Opinion, Politics

Japa Syndrome: Causes And Future Impact On Nigeria

Ogunbiyi Kayode


February 4, 2024

Dear Beamers,

Welcome to our newsletter! In this edition, we bring you updates on key developments across various sectors. We have explored three carefully chosen topics this week, including the prevalent desire to migrate for a better life.

The ongoing trend prompts questions about its impact on Nigeria’s future. We share a concern regarding this trend, stimulating our decision to thoroughly investigate the matter. While we have gotten answers to all your likely questions on this topic, enjoy a refreshing read about the migration trend while sipping on a very cold ‘zobo.’ Gain insights as this article explores the factors driving the current “japa” trend in Nigeria and possible solutions

Global migration is experiencing a notable surge, characterized by a significant transition in residence or location. Despite fostering cultural interchange, migration poses significant challenges for both individuals and their home countries. This complex phenomenon is shaped by diverse factors such as economic prospects, unemployment rates, aspirations for international academic credentials, family reunification, environmental considerations, conflict, and the pursuit of an improved quality of life.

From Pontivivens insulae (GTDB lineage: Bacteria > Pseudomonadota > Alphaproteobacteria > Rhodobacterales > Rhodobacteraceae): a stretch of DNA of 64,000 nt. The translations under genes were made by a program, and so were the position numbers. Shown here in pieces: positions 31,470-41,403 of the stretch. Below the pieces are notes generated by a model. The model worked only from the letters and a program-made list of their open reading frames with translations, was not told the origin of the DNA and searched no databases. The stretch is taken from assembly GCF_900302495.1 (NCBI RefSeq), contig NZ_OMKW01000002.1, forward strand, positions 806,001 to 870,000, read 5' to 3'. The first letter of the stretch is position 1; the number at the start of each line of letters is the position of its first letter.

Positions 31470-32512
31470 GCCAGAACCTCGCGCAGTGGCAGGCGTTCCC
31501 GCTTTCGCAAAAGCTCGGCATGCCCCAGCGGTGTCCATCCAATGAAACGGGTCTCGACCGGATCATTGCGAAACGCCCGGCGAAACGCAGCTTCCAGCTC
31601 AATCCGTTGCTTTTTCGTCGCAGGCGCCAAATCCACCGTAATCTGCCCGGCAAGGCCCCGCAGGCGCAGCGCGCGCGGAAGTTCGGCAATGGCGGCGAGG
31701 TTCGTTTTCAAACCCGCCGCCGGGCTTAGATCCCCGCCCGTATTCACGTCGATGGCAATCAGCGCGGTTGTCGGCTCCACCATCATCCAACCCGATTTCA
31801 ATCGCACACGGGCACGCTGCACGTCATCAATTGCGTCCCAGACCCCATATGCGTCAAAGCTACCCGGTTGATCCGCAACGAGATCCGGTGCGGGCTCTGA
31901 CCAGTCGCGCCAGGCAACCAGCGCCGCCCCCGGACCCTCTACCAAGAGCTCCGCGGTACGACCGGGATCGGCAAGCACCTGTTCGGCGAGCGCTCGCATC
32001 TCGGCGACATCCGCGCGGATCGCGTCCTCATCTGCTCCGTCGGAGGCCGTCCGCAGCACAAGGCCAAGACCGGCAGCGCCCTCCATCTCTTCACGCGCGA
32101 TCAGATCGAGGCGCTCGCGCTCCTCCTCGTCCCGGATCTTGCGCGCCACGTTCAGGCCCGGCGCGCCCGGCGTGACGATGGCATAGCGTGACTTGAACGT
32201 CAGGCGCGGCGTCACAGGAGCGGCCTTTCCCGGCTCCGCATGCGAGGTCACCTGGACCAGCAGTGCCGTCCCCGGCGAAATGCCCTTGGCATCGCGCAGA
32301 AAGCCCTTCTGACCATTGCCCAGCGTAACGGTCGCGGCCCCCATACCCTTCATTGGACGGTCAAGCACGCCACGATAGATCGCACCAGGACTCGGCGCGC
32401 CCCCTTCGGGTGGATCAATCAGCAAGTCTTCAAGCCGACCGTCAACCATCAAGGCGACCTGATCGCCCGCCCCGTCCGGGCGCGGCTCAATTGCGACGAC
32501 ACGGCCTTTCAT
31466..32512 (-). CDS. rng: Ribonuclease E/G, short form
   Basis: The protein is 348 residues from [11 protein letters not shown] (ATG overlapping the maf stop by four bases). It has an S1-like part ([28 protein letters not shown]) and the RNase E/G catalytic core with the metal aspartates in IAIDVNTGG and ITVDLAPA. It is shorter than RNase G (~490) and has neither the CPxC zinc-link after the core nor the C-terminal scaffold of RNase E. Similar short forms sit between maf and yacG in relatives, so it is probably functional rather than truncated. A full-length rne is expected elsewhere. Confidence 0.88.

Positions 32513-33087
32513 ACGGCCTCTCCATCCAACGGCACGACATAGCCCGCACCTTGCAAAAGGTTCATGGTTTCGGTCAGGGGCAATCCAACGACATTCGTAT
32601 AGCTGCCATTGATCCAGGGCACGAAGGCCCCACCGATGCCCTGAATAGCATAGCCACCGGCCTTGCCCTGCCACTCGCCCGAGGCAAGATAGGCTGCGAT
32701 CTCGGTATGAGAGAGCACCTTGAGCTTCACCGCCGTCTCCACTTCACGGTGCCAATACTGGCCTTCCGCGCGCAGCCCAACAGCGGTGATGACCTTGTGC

In recent years, Nigeria has experienced a notable shift marked by the widespread adoption of the colloquial term ‘Japa’ to describe a significant outmigration trend. This phenomenon signifies the increasing number of young Nigerian professionals, brimming with potential and ambition, opting to pursue careers and opportunities abroad.

A substantial transnational migration of Nigerians, particularly to Europe, has transpired through diverse means. While some have resorted to illegal channels, journeying porous land borders, the Sahara, and the Mediterranean into Europe, others have adhered to legal routes, equipped with requisite documentation. Regardless of the approach, a consistent trend reveals that a growing number of Nigerians embark on this journey daily. Nigerians are on a relentless mission to export their contents, gifts, skills, and products, including themselves.

According to Adebayo Orimogunje, a knowledgeable observer and entrepreneur specializing in agricultural produce: